Wednesday, December 30, 2009

2009: my year in sewing


Pictured and not pictured:
5 quilts, quilted all the way
3 quilt tops, not quilted
3 aprons
2 smocks
3 table runners
7 pairs of slippers
3 oven mitts
76 reversible dog bandanas
3 receiving blankets
8 bibs
9 bags
3 dresses
4 stuffed friends
8 pincushions
3 ornaments
12+ cloth napkins
3 wall hangings
1 patchwork ball, 1 appliqued onesie, 1 wedding garter, 1 zippered pouch, 1 throw pillow, 1 pair of baby bloomers, 1 pillowcase...
742" of quilt binding attached by machine and finished by hand, for hire (and countless inches sewn at work and at home)

In progress:
1 dress, McCall's 5845 in this print from Anna Maria Horner's new collection of voile
1 six-point star quilt
1 Phoebe quilt (a Valori Wells pattern)

Saturday, December 19, 2009

for little Oliver in North Carolina

Four or five years ago, I lived in a house across the street from a very old fire station in East Nashville. It was a cute house complete with a picket fence, and I shared it with three roommates. They were all very much into old-time music, and spent many hours playing banjo/guitar/whatever else on the front porch. The firemen enjoyed it--I think they played old-time on their porch too. Our house was a few blocks from a pizza place that had a large, two-topping carryout deal for maybe $7. So it was a nice place to be.

One of my roommates, Chris, started spending a lot of time with this lady named Jill, who I met at Food Not Bombs. They began dating, and long after I moved out of that house (and maybe away from Nashville, I don't recall), the two of them moved to North Carolina.

We kept in touch by mail, mostly postcards exchanged every couple of months, and a little email correspondence. Last spring I received a postcard from Chris asking me to make a quilt for them because they were expecting their first baby in December!

This is what I made:


It's a variation on the traditional stacked coin pattern. I pieced the 'coins' to a muslin foundation at random, using what I guess some call the stitch-and-flip technique. Each print was chosen and placed very carefully so that the top would look balanced and cohesive, but still kind of spontaneous.

My friends won't know the baby's sex until it's born (*edit: welcome, Oliver!), so I tried to stick to gender-neutral colors. Four of the prints used were purchased specifically for this quilt, but the rest were from my stash, with a little help from my mom! I had all these great Denyse Schmidt and Heather Ross fabrics hidden away, and until I had this quilt in mind I couldn't bear to cut into them.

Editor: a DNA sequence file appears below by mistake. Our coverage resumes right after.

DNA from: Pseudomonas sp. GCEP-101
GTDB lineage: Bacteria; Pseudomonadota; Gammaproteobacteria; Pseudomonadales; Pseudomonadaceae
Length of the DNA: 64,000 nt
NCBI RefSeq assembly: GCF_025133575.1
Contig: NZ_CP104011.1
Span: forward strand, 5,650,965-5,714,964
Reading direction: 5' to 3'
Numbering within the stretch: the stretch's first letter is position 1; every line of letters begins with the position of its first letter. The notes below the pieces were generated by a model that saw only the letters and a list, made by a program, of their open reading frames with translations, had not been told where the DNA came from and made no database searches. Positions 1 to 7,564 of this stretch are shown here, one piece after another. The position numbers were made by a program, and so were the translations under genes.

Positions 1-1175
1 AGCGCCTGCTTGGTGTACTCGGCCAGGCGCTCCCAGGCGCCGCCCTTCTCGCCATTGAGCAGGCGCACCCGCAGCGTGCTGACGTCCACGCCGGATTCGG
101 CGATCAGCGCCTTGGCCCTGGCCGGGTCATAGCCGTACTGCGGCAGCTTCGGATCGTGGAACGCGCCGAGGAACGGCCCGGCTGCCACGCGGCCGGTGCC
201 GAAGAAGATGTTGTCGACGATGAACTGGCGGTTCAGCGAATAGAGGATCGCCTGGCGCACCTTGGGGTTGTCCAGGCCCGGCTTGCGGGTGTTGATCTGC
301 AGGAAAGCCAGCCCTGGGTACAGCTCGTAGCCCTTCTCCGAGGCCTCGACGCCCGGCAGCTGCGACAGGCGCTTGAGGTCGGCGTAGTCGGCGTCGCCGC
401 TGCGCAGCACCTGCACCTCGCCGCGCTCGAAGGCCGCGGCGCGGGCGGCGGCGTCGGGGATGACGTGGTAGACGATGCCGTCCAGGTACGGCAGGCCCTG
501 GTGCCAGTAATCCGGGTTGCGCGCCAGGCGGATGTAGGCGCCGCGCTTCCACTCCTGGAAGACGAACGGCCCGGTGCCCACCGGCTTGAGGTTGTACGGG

The backing and binding are both pieced. I really like pieced binding, it can be really striking and effective if the quilt top itself isn't too busy. I quilted this with free-form (but not free-motion, no way) vertical waves. They never intersect or touch, but the curves kind of play off of each other without completely echoing the same path. This is the second quilt in which I've used this technique (the other was quilted horizontally) and it's a new favorite.

I also sent along this onesie!


It's a quick (8-minute?) project. I fused the owl fabric to one side of Steam-a-Seam 2 Lite, cut it out, and fused it to the onesie. (Be sure you cut around the applique after it's been backed with Steam-a-Seam!) Then I shortened my stitch length and stitched around the owl.

I hope the little one arrives happy and healthy. I know Chris and Jill will be wonderful parents!

Monday, December 14, 2009

tiny dress

I work in a fabric shop. I guess technically it's a quilt shop, but since we do so much more than patchwork, I like to be broad in labeling it. Anyone who sews can imagine the best parts about the job: seeing beautiful new fabric and patterns (sometimes before they hit the streets!), and making samples for the store. Sometimes I make samples on the clock, other times I work on them at home.

This is one such sample I made at work:


Cute, huh? The pattern is from Vanilla House Designs, and the fabric is Lantern Bloom by Laura Gunn. You probably noticed right away my directional error on the yoke! That aside, I like the way it turned out, but I had a few problems with the pattern.

First, the entire dress is rotary cut, meaning it is made entirely of straight lines. Humans, on the other hand, are made of curved lines which is why typical garment patterns have all sorts of slopes, arcs, and curves too. Fabric has to be manipulated a certain way to hang properly from a 3-dimensional form.

I know this is a child's dress, and those principles matter less because the fit is less of an issue. And the dress isn't on an actual person, so I can't tell how it will hang and move in reality... BUT, if it's hanging funny on the mannequin, it'll probably hang funny on a wiggly toddler.

If I made this again, I'd double the cut width of the hem and sleeve trim and fold them in half rather than just hemming them. That way the inside of the trim is faced and looks more finished.

All in all, it's a quick and easy project--the pattern itself is well-written and easy to understand. The pleats take the most time, and they're really nothing.